Drawn & Quarterly sent Meathaus the latest Michael DeForge (website/Twitter) book to get some eyeballs on, called Big Kids. The book is about a high school kid who hangs with a crew that likes to beat him up. He’s also in a secret relationship with one of the guys who enjoys abusing him. One day his understanding of reality is torn away: he has “treed.” He can now perceive that he is an abstract plant-based guy with flower-bed shoulder-clusters and that the world is divided into twig beings and tree beings. Twigs are those that haven’t “treed” and are stuck perceiving the lower-tier level of existence. Trees perceive sensations more intensely, often as visual vibrations, colors and blobs. Trees acknowledge each other with silent looks as they pass in a crowded hall full of twigs. Trees relax their agitated nerves by soaking in swimming pools where they writhe and cavort in next-level ecstasy. Treeing is treated as an analog for maturing or changing in some sense, but just like growing your first pube, achieving this tree-status doesn’t seem to equate with achieving any extra-special wisdom worth bragging about. As the comic progresses, we even learn that it is possible to de-tree (or re-twig, if you like). Definitely a lot of ambiguous coming-of-age hooks that you can catch your own experiences on as you plow through this fine read.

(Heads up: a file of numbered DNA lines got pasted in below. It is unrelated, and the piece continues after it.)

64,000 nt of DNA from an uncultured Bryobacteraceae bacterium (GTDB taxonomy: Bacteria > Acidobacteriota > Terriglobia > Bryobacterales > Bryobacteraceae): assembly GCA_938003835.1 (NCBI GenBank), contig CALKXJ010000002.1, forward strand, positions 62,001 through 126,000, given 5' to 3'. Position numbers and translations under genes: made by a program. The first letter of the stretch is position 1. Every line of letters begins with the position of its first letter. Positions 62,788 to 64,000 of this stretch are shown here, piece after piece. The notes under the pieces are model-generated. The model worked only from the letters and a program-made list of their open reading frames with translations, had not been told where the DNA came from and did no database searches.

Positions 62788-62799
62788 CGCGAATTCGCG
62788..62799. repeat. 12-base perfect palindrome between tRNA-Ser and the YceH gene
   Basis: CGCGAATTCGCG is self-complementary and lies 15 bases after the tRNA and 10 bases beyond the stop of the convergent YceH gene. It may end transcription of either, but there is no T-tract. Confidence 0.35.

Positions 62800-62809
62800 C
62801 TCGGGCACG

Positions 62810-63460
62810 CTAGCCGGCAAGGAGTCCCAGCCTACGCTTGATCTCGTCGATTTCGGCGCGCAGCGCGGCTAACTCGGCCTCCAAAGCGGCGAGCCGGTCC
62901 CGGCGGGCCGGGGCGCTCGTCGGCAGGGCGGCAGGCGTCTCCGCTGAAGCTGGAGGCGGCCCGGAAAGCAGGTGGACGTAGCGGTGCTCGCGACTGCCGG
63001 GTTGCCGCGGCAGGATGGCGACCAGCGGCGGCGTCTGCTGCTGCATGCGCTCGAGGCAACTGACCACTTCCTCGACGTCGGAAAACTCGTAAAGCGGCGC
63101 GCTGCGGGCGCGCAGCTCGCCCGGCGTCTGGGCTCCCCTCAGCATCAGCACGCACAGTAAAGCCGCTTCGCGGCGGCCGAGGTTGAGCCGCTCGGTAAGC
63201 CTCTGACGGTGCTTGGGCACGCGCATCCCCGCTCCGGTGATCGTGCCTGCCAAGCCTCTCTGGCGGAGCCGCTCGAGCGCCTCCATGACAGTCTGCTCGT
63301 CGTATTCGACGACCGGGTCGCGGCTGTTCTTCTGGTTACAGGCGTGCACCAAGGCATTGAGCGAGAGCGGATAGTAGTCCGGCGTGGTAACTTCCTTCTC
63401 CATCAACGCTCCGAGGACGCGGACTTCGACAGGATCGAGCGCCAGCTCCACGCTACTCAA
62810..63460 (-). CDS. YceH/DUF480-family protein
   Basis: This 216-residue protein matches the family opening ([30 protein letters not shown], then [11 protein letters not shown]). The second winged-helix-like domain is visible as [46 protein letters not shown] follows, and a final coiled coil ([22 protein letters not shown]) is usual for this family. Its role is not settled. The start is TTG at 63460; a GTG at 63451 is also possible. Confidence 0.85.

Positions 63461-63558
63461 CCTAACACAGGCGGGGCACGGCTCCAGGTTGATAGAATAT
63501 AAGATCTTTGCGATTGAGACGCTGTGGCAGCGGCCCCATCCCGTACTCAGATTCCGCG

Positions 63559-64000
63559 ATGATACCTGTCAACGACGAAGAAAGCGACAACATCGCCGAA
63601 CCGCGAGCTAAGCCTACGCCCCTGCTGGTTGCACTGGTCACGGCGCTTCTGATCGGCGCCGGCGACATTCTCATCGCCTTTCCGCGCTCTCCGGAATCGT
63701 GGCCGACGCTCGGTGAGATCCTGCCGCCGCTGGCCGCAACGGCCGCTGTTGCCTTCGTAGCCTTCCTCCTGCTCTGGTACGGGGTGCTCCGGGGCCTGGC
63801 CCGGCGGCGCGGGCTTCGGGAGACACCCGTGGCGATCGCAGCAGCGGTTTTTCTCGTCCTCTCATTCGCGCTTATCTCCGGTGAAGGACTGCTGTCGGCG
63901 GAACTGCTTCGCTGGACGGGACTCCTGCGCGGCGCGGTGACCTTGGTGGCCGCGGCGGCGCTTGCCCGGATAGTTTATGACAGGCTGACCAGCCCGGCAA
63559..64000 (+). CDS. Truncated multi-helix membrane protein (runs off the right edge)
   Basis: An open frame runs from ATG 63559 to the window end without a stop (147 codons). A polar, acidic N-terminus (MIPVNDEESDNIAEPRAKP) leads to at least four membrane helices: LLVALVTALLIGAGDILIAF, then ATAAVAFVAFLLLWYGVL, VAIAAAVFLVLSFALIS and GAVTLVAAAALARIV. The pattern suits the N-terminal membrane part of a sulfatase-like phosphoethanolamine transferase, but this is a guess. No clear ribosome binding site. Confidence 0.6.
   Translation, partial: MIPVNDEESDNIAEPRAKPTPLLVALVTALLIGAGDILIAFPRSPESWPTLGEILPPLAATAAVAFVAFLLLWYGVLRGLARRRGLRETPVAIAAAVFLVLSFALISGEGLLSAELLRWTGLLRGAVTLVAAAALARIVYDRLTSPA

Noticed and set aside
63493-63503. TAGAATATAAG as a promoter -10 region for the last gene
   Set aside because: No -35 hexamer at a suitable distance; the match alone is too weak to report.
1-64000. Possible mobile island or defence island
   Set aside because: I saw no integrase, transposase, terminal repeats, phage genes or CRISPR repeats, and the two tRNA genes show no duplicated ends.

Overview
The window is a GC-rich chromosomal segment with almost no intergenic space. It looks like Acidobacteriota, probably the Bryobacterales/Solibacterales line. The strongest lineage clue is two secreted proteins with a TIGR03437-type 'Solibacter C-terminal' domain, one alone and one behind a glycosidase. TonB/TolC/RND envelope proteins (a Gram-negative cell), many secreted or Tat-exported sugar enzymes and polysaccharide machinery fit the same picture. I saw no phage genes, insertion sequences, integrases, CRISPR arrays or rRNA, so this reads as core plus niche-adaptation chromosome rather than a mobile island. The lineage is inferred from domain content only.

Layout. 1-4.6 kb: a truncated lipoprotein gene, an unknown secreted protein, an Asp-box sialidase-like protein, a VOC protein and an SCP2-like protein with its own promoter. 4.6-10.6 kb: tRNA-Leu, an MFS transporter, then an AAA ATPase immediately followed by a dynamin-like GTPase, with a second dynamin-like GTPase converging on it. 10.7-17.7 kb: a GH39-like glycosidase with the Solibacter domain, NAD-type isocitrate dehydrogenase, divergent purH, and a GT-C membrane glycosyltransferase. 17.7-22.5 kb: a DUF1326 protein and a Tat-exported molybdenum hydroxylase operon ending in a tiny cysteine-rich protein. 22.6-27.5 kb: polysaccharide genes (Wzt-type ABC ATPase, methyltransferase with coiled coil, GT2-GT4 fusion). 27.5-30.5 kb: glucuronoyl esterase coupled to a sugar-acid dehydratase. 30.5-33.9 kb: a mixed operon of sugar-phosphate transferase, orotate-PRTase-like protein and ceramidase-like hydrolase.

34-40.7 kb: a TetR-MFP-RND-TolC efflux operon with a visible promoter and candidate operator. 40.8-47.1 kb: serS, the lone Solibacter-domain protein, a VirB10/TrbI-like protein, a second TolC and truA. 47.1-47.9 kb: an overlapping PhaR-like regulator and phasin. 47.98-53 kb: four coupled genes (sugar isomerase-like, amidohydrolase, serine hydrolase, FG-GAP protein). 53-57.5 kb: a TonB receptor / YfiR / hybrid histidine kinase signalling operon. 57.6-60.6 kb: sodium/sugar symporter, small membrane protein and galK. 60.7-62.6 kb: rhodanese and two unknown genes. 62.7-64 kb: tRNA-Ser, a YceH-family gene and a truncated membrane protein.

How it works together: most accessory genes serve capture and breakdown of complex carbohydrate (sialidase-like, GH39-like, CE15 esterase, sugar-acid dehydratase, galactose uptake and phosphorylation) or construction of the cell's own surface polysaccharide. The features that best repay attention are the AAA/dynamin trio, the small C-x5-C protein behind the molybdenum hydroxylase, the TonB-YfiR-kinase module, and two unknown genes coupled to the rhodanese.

Drawn & Quarterly shared this book bounty with Meathaus. Beverly, by Nick Drnaso (website/tumblr) and Puke Force by Brian Chippendale (Instagram/Tumblr), are both new releases that will appeal to different sides of your comics pleasure center. Beverly will voyeuristically treat you to a variety of characters’s realistic scenarios of sexual repression/explosion and social humiliation in multiple stories. The art is clear, plain and disciplined with the effect being that the narrative flows into the mind with high priority. Puke Force drops deep into a crusty, expansive nightmare world where characters eat dumpster doughnuts, linger in the memory mist, practice top-form computer masturbation techniques and beg for their online profile to be updated despite being a blown-apart road-corpse. Single page strips build an overall narrative. The art is Chippendale’s signature gritty and textured dense compositions of ink that demand a slow examination of every panel and picture. Both books cut pretty deep into reality: everyone is barely restraining their madness and everything is unraveling.
See more at the D&Q Twitter, Tumblr, and Instagram. Included above are scans of press releases with notable praise for the books. Unfortunately glacial posting-pace finds me publishing this one day after the artists’s book tour has concluded, but the books are fresh and ready to get into your face at your local stores.
Drawn and Quarterly just posted a preview of their collection of Chester Brown’s influential comic, Ed the Happy Clown. Looking good, in a dark, depressing, existentially dreadful way.